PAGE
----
Childhood & Early Life
Yuvraj Singh was born on December 12, 1981 in Chandigarh, India, into to Yograj Singh and Shabnam Singh. His father was a fast bowler and played international cricket for India. When his parents divorced, he decided to live with his mother.
He attended DAV Public School in Chandigarh and trained cricket with his father. He was also good at tennis and roller skating, but after he won the National Under-14 Roller Skating Championship, his father reportedly threw away the medal and told him to focus on cricket.
Continue Reading Below
Yuvraj Singh, who debuted for Punjab Under-16s one month before his 14th birthday in 1995-95, was promoted to the U19 team the following season and made his first-class debut during the 1997–98 Ranji Trophy. He scored 358 runs against Bihar’s first innings score of 357 in the Cooch Behar Trophy Final in 1999, and in 2000, earned the ‘Player of the Tournament’ award in the Under-19 Cricket World Cup.
Thanks to his all-round performance for the U-19 squad, he was called to the Indian squad for the 2000 ICC KnockOut Trophy and made his ODI debut against Kenya on October 3rd, 2000. He bagged the ‘Man of the Match’ award scoring 84 against Australia and scored 41 and took one wicket against South Africa, but was dropped following poor performance in the subsequent Tri Series.
On return, he scored 98-not-out in a match and took 8 wickets in the whole series against Sri Lanka in the 2001 Coca-Cola Cup. He against lost form and was dropped from Indian squad. He went back to domestic cricket and scored 209 in Duleep Trophy in March 2002. He was called to the national team when India was down by 1-2 against Zimbabwe in one-day series and played two match-winning knocks of 80-not-out and 75 in the final two matches.
Following another poor series against West Indies, he showed consistency in the 2002 NatWest Series against England and Sri Lanka, during which he performed both with the bat and the ball. The final against England was particularly important as he scored 69 to put up 121-run partnership with Mohammad Kaif to successfully chase down 326 in one of India's greatest victories in ODI cricket.
In the following games leading up to 2003 ICC Cricket World Cup, he scored a few brisk fifties to script wins for India and scored his maiden century against Bangladesh on April 11, 2003. He was signed by the Yorkshire County Cricket Club in May 2003 and became the second Indian cricketer after Sachin Tendulkar to play for the club.
He made his Test debut against New Zealand on October 16, 2003, but failed to put up good scores in the Test as well the following TVS Cup ODI tri-series. He regained form in the tri-series against Australia and Zimbabwe, scoring 314 runs, and following a disappointing ODI series against Pakistan, he scored his maiden century and half-century in the Test series.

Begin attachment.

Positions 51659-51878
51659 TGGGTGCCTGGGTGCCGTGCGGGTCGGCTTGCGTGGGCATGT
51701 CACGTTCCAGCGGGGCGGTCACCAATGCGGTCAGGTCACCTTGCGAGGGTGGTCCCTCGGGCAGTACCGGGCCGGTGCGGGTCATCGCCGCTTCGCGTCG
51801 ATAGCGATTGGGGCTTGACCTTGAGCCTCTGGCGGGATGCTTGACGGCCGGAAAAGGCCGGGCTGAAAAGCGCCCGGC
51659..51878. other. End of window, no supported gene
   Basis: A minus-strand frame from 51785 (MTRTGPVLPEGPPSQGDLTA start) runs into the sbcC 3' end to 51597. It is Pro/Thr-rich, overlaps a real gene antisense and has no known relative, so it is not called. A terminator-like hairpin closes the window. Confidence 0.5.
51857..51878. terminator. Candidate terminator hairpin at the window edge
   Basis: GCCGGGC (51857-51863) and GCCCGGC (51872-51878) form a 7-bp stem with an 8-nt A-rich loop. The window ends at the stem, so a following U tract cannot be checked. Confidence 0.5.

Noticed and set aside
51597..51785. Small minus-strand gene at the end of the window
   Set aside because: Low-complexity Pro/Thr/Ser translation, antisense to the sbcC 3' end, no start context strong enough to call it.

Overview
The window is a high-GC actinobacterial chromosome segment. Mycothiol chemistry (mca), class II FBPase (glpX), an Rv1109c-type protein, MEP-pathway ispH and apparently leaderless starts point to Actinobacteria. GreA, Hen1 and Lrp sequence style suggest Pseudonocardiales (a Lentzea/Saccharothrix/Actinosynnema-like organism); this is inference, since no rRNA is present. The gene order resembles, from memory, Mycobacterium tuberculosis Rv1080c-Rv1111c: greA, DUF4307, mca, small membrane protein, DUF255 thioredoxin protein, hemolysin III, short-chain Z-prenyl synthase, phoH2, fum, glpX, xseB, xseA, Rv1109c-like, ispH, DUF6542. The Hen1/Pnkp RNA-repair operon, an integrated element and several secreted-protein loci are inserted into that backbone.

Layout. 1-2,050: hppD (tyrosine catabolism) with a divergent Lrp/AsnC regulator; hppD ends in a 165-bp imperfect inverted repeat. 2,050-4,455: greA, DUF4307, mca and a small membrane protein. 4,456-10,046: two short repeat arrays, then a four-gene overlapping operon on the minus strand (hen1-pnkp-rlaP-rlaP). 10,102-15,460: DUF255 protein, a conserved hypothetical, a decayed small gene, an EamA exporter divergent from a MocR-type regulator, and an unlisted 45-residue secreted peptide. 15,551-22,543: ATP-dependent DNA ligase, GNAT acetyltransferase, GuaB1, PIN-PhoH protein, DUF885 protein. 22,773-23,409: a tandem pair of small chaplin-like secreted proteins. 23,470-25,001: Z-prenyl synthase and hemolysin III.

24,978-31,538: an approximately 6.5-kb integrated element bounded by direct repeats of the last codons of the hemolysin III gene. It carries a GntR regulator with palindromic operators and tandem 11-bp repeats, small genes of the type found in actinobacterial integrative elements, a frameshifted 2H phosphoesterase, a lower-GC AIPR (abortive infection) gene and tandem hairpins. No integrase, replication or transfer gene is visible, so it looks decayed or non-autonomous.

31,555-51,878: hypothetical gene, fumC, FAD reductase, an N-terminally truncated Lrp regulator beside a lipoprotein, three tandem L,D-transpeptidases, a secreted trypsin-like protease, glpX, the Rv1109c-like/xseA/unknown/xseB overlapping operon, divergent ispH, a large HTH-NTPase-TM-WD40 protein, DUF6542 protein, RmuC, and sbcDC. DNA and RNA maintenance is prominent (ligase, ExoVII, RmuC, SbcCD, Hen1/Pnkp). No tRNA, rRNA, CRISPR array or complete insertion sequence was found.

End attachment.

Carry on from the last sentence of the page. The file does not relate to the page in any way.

Towards the end of 2004, his form steadily deteriorated in both ODI and Test, but emerged as the leading run-scorer for India in the 2005 Indian Oil Cup triangular series in mid-2005. He continued his good form in the following years, scoring six ODI hundreds and two Test centuries, apart from many fifty-plus knocks that recovered India from poor starts.
In September 2007, he was named the vice-captain of the Indian team for the inaugural ICC World Twenty20 in South Africa, which he made memorable by hitting six sixes in one over of Stuart Broad. He was subsequently named the vice-captain of the ODI team as well, following which he had a good series against Pakistan, scoring four fifties in ODIs and his career best 169 in Test.
His biggest performance came at the 2011 ICC Cricket World Cup, where he scored 362 runs, which included one century and four fifties, and took 15 wickets to earn Player of the Tournament honor. However, he was soon diagnosed with a stage-1 cancerous tumor in the lung and had to go through months of treatment before he could return to the crease in September 2012 for ICC World Twenty20.
He became the highest wicket-taker in the World Twenty20 campaign, but failed to perform with the bat. He also failed to utilize his opportunities in Tests as well as limited-over matches, except for a few fifties, but was called back for 2014 World Twenty20, during which he successfully built several big partnerships.
He was not considered for 2015 Cricket World Cup, but returned to the T20Isquad for India's Australia tour in January, 2016, thanks to his superb show in Vijay Hazare Trophy. With 672 runs in five games in the Ranji Trophy, he was selected for the ODI series against England in January 2017, and bagged the ‘Player of the Match’ award for his career-best 150 runs.